The Colonial pipeline incident continues to have a serious impact on the critical infrastructure sector. The US Department of Homeland Security (DHS) has announced new cybersecurity requirements for owners and operators of critical pipelines.
The new security directive requires critical pipeline owners and operators to report any confirmed and potential cybersecurity incidents to the Cybersecurity and Infrastructure Security Agency (CISA).
“The cybersecurity landscape is constantly evolving and we must adapt to address new and emerging threats,” said Secretary of Homeland Security Alejandro N. Mayorkas. “The recent ransomware attack on a major petroleum pipeline demonstrates that the cybersecurity of pipeline systems is critical to our homeland security.” reads the announcement published by the “DHS will continue to work closely with our private sector partners to support their operations and increase the resilience of our nation’s critical infrastructure.”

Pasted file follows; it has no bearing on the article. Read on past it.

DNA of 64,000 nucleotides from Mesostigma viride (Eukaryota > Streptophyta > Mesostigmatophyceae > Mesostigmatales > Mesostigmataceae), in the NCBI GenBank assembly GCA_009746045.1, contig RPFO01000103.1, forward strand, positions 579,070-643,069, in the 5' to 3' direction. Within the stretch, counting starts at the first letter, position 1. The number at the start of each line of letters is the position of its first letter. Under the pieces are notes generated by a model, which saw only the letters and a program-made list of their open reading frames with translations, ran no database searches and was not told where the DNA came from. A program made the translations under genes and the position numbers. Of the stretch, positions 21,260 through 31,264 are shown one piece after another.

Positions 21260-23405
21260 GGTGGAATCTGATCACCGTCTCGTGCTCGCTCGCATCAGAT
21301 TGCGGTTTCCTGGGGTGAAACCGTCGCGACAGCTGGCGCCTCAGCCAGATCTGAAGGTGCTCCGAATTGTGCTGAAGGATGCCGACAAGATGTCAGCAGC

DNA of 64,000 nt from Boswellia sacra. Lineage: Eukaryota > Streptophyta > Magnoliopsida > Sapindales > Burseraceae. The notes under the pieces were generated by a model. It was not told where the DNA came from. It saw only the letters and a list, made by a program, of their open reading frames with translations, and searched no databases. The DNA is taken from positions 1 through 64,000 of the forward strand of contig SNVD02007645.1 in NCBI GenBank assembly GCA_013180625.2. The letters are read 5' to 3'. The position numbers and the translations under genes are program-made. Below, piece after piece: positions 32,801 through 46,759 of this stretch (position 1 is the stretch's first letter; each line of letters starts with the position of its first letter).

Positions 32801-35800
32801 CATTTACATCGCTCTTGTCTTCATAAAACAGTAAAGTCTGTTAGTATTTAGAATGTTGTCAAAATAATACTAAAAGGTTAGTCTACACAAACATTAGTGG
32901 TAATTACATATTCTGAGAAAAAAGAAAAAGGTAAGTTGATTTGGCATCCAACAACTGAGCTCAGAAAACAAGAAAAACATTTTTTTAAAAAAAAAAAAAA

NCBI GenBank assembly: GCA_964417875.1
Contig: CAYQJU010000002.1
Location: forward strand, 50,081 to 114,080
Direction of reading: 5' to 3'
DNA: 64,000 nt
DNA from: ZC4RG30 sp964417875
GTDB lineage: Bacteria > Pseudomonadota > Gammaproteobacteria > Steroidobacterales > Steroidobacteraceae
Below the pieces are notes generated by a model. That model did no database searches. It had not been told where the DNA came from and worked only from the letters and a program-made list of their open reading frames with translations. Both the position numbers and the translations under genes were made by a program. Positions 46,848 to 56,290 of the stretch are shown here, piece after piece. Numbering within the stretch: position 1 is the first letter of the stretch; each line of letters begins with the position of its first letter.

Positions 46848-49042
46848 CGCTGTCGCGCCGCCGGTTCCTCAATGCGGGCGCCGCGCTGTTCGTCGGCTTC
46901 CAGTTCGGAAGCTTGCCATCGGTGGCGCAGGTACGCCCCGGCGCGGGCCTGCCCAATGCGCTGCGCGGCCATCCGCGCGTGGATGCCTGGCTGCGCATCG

The Security Directive will also require critical pipeline owners and operators to review their current practices, identify cyber-related risks and implement remediation measures. DHS also required them to report the results to Transportation Security Administration (TSA) and CISA within 30 days.
DHS urges infrastructure to designate a Cybersecurity Coordinator, who has to be available 24 hours a day.
TSA is also considering follow-on mandatory measures to enhance the level of cybersecurity of the industry and strengthen the partnership between public and private operators.
(SecurityAffairs – hacking, pipeline)